Trump’s VA Pick Withdraws, Calls Drinking And Pill-Pushing Stories ‘False Allegations’

news

Navy Rear Adm. Ronny Jackson withdrew his name as President Donald Trump's nominee for Veterans Affairs secretary this morning in a White House press statement. The announcement comes after days of mounting criticism regarding Jackson's fitness to run the second largest federal agency.


"Unfortunately, because of how Washington works, these false allegations have become a distraction for this President and the important issue we must be addressing — how we give the best care to our nation's heroes," Jackson said in the statement.

The problems for Jackson's nomination began early in the week; first his Senate confirmation hearing was indefinitely postponed, just a day before it was to take place on April 25. Then a flood of accusations about his tenure at the White House began pouring in. On Wednesday, the office of Sen. Jon Tester of Montana, the ranking Democrat on the Senate Veteran Affairs Committee, released a summary of the allegations levied against Jackson: They included contributing to a hostile work environment; infighting and power struggles with another White House physician; getting drunk on duty and wrecking a government vehicle; and an ad hoc policy toward dispensing pills, which reportedly earned Jackson the nickname "Candy man."

Related:Ronny Jackson Was Allegedly Known As ‘Candy Man’ For Doling Out Prescriptions. He’ll Fit Right In At The VA »

While he admitted he expected "tough questions" about his qualifications for running the VA — most of Jackson's professional career has been as a military physician, not an administrative head — the White House doctor said he "did not expect to have to dignify baseless and anonymous attacks on my character and integrity."

Immediately after Jackson publicly withdrew his nomination, President Trump told Fox & Friends during a call-in to the morning show that he’d expected the media furor. "I even told him a day or two ago I saw where this was going," Trump said, adding that the doctor's opponents were "trying to destroy a man... it's a disgrace."

Though he has withdrawn his name as the nominee for the top post at the VA, Jackson refuted the allegations detailed by Tester’s office, many of which came from accounts made by military personnel who served with Jackson.

"The allegations against me are completely false and fabricated," Jackson said in the statement. "If they had any merit, I would not have been selected, promoted and entrusted to serve in such a sensitive and important role as physician to three presidents over the past 12 years."

Editor's Note: This article by Gina Harkins originally appeared on Military.com, a leading source of news for the military and veteran community.

Two military bases in Florida and one in Arizona will see heat indexes over 100 degrees four months out of every year if steps aren't taken to reduce carbon emissions, a new study warns.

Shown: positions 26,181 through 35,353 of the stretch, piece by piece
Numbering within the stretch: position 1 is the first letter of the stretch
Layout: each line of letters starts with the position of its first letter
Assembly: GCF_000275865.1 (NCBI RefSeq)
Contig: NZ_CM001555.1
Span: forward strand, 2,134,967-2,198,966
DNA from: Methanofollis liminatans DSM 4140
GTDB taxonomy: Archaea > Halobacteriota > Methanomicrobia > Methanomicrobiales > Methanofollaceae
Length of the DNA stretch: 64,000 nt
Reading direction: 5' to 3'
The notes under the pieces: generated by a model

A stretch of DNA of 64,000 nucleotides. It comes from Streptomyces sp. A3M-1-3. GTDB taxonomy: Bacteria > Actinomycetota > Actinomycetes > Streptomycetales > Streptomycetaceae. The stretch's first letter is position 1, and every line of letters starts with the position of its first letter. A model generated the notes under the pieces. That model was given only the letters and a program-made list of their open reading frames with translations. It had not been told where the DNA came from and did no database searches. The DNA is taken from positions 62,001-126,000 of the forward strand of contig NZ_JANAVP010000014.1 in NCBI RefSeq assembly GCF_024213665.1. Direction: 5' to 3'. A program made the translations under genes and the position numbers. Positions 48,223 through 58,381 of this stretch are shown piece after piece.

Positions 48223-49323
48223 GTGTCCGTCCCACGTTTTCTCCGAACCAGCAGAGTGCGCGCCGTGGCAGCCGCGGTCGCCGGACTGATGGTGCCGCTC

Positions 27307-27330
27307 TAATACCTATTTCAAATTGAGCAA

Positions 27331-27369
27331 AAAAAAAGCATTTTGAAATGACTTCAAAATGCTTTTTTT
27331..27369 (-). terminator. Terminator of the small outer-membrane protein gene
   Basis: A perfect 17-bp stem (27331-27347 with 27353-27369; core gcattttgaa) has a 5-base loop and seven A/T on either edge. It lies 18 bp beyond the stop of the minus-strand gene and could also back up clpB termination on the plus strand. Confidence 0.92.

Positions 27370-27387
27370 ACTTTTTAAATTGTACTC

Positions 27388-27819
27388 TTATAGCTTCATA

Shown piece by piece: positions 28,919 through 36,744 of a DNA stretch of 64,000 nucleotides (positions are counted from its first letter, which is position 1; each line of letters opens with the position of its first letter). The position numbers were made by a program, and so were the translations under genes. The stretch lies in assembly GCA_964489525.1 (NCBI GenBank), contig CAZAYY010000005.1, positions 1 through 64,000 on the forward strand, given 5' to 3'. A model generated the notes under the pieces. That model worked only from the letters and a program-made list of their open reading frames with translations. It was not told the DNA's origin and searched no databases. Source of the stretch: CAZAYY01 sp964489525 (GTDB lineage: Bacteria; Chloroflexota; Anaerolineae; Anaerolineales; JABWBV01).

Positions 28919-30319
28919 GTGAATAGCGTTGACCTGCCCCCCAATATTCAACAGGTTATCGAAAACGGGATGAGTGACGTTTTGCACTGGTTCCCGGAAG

Read More Show Less

This Veterans Day, two post-9/11 veterans-turned congressmen introduced bipartisan legislation to have a memorial commemorating the Global War on Terrorism built on the National Mall in Washington, D.C.

Read More Show Less

Between 500 and 600 U.S. troops are expected to remain in Syria when all is said and done, Chairman of the Joint Chiefs of Staff Army Gen. Mark Milley said on Sunday.

Milley's comments on ABC News' "This Week" indicate the U.S. military's footprint in Syria will end up being roughly half the size it was before Turkey invaded Kurdish-held northeast Syria last month.

Read More Show Less
Democratic presidential candidate South Bend, Ind., Mayor Pete Buttigieg speaks during a fund-raising fish fry for U.S. Rep. Abby Finkenauer (D-Iowa), Saturday, Nov. 2, 2019, at Hawkeye Downs Expo Center in Cedar Rapids, Iowa. (Associated Press/Charlie Neibergall)

CEDAR RAPIDS, Iowa — On Veterans Day, Democratic presidential hopeful Pete Buttigieg is proposing a "veteran-centric" Department of Veterans Affairs that will honor the service of the men and women of the military who represent "the best of who we are and what we can be."

Buttigieg, who served as a Navy intelligence officer in Afghanistan, said service members are united by a "shared commitment to support and defend the United States" and in doing so they set an example "for us and the world, about the potential of the American experiment."

Read More Show Less
Democratic 2020 U.S. presidential candidate Senator Bernie Sanders speaks during a Climate Crisis Summit with Rep. Alexandria Ocasio-Cortez (not pictured) at Drake University in Des Moines, Iowa, U.S. November 9, 2019. (Reuters/Scott Morgan)

WASHINGTON (Reuters) - Democratic presidential contender Bernie Sanders promised on Monday to boost healthcare services for military veterans if he is elected, putting a priority on upgrading facilities and hiring more doctors and nurses for the Department of Veterans Affairs.

To mark Monday's Veterans Day holiday honoring those who served in the military, Sanders vowed to fill nearly 50,000 slots for doctors, nurses and other medical professionals at facilities run by Veterans Affairs during his first year in office.

Sanders also called for at least $62 billion in new funding to repair, modernize and rebuild hospitals and clinics to meet what he called the "moral obligation" of providing quality care for those who served in the military.

Read More Show Less